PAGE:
Company agrees to revise controversial Leeds ‘Asylum’ escape game after backlash over mental health stigma

Revised: Chief executive of Leeds City Council Tom Riordan, who met with game organisers.
Revised: Chief executive of Leeds City Council Tom Riordan, who met with game organisers.
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The company behind a controversial escape game that prompted a backlash from NHS chiefs and mental health campaigners because of its associations with a fictional “asylum” has now agreed to rethink its marketing.

The Asylum escape game, based in Leeds, faced criticism on last week over its “disregard” for mental health stigma by having a doctor chase around ‘patients’ in the fake asylum.

But after a meeting with senior decision-makers in the city, The Great Escape Game now says it will revise the controversial game. In a statement, the firm said: “We have changed the name of our newest escape game to ‘Abducted’. We are also in the process of developing the game to ensure that it has no connection to mental health.”

It comes after bosses met with chief executive of Leeds City Council, Tom Riordan, Leeds Mind boss Helen Kemp and Dr Sara Munro, chief executive of Leeds and York Partnership NHS Foundation Trust.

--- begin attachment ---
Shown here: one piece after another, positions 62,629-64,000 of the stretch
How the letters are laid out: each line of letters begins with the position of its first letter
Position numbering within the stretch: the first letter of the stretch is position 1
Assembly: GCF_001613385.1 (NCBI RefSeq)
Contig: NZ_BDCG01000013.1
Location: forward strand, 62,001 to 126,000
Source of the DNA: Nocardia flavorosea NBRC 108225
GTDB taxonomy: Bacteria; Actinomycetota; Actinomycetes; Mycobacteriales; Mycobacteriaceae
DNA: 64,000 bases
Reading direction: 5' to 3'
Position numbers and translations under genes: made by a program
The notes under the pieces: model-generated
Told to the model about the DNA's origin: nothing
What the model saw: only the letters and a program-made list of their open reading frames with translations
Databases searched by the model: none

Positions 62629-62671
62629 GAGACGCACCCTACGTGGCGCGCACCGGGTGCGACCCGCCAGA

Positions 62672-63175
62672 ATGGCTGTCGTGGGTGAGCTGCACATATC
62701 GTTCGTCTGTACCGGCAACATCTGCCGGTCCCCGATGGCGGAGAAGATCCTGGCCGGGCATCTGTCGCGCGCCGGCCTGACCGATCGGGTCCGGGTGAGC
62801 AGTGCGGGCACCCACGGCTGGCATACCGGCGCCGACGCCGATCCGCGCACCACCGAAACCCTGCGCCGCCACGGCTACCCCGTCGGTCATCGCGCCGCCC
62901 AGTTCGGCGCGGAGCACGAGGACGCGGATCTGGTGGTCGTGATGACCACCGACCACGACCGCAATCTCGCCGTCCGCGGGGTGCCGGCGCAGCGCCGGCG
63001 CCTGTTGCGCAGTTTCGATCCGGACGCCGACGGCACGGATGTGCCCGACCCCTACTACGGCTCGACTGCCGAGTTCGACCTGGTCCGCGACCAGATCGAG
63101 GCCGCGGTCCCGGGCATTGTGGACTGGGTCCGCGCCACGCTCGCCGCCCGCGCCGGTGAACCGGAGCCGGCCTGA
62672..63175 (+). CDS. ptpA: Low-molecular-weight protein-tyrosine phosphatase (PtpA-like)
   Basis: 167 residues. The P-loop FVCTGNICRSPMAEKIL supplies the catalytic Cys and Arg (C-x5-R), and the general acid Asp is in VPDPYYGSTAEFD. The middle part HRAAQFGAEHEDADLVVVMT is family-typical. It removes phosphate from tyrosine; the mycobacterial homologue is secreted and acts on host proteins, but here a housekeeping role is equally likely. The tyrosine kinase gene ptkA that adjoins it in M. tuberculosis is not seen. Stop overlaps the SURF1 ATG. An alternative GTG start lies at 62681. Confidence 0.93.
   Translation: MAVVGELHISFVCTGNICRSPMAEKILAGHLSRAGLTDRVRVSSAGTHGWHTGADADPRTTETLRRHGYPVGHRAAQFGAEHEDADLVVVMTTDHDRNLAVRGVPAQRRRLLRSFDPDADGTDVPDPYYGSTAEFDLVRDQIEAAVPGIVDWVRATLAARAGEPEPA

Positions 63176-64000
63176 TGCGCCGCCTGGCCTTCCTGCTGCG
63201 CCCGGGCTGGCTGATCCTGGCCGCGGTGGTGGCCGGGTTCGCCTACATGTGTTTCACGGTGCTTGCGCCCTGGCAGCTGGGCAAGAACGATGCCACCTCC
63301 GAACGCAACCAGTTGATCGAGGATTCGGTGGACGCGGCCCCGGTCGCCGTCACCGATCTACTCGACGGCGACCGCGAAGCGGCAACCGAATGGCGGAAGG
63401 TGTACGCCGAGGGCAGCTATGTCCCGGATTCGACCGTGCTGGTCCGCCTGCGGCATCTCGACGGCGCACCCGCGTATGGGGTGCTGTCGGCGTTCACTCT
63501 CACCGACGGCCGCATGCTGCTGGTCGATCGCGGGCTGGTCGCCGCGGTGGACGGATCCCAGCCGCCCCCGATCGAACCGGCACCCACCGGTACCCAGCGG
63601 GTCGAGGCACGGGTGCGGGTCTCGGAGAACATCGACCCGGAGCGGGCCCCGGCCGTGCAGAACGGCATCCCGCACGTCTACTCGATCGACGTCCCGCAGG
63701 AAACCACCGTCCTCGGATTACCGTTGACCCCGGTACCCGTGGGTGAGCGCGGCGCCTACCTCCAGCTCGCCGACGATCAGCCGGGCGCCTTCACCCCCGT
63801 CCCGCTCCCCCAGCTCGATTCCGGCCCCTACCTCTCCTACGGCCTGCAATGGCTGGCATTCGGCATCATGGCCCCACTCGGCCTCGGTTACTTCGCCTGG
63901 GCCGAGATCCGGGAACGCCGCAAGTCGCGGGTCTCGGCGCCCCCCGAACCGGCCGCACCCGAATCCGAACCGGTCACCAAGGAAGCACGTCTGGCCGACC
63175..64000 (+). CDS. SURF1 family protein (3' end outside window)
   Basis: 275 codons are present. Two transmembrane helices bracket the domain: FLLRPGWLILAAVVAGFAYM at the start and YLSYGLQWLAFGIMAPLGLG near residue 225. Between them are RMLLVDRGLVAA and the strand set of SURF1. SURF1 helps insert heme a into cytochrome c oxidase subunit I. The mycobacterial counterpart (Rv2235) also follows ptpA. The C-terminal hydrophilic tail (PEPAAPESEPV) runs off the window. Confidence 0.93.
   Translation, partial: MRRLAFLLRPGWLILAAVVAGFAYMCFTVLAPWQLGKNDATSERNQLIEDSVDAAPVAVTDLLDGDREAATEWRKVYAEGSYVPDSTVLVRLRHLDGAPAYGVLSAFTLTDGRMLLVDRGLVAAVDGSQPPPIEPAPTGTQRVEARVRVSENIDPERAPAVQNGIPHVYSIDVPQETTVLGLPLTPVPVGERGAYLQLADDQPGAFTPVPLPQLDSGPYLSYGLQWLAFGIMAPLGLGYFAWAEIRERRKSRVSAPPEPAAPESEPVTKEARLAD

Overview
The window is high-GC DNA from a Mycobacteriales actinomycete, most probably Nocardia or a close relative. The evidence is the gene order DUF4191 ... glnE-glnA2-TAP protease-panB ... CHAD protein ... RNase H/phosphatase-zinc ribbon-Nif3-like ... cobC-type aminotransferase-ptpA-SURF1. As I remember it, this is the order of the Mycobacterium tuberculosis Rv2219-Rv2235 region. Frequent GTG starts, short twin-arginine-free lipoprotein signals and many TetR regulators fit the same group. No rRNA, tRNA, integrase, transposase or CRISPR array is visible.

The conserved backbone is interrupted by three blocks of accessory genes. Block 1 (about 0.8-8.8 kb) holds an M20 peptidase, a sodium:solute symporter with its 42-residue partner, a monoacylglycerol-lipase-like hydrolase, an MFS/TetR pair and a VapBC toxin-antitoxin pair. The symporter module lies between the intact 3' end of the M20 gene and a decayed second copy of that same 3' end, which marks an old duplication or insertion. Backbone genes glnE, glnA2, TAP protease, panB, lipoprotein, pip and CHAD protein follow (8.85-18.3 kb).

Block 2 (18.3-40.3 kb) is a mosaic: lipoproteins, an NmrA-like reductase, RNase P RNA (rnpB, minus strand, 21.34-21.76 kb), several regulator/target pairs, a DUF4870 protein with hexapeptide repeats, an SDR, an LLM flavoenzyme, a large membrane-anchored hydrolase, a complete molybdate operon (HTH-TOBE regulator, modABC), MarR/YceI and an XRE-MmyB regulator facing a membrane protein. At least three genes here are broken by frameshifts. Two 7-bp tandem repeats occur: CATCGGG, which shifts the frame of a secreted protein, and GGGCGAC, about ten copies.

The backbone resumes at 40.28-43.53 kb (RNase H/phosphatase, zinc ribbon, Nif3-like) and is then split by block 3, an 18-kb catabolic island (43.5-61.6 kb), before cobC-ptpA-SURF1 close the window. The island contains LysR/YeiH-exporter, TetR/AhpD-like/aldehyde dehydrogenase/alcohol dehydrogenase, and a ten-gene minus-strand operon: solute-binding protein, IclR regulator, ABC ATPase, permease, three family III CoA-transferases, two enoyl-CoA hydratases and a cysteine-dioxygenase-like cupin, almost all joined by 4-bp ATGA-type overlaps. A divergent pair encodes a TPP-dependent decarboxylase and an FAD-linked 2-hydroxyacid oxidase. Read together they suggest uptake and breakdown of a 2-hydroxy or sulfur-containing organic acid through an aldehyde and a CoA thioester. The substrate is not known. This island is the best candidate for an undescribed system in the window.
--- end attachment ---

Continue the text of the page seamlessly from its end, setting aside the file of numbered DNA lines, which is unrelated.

The firm last week apologised for any offence caused by the game, in which participants could explore “an abandoned asylum” after a doctor has been “abducting trespassers and performing experiments on his victims”.
Dr Munro last week said the game had upset hospital staff and patients.

The YEP has been calling on people and businesses across the city to help break down the damaging social stigma surrounding mental health issues as part of our #SpeakYourMind campaign.

The campaign, backed by Prince Harry and William and the Prime Minister, launched in October.
Mr Riordan was among a series of high-profile people in Leeds who shared their own past experiences with mental health to help us raise awareness.

Sarah Champion MP

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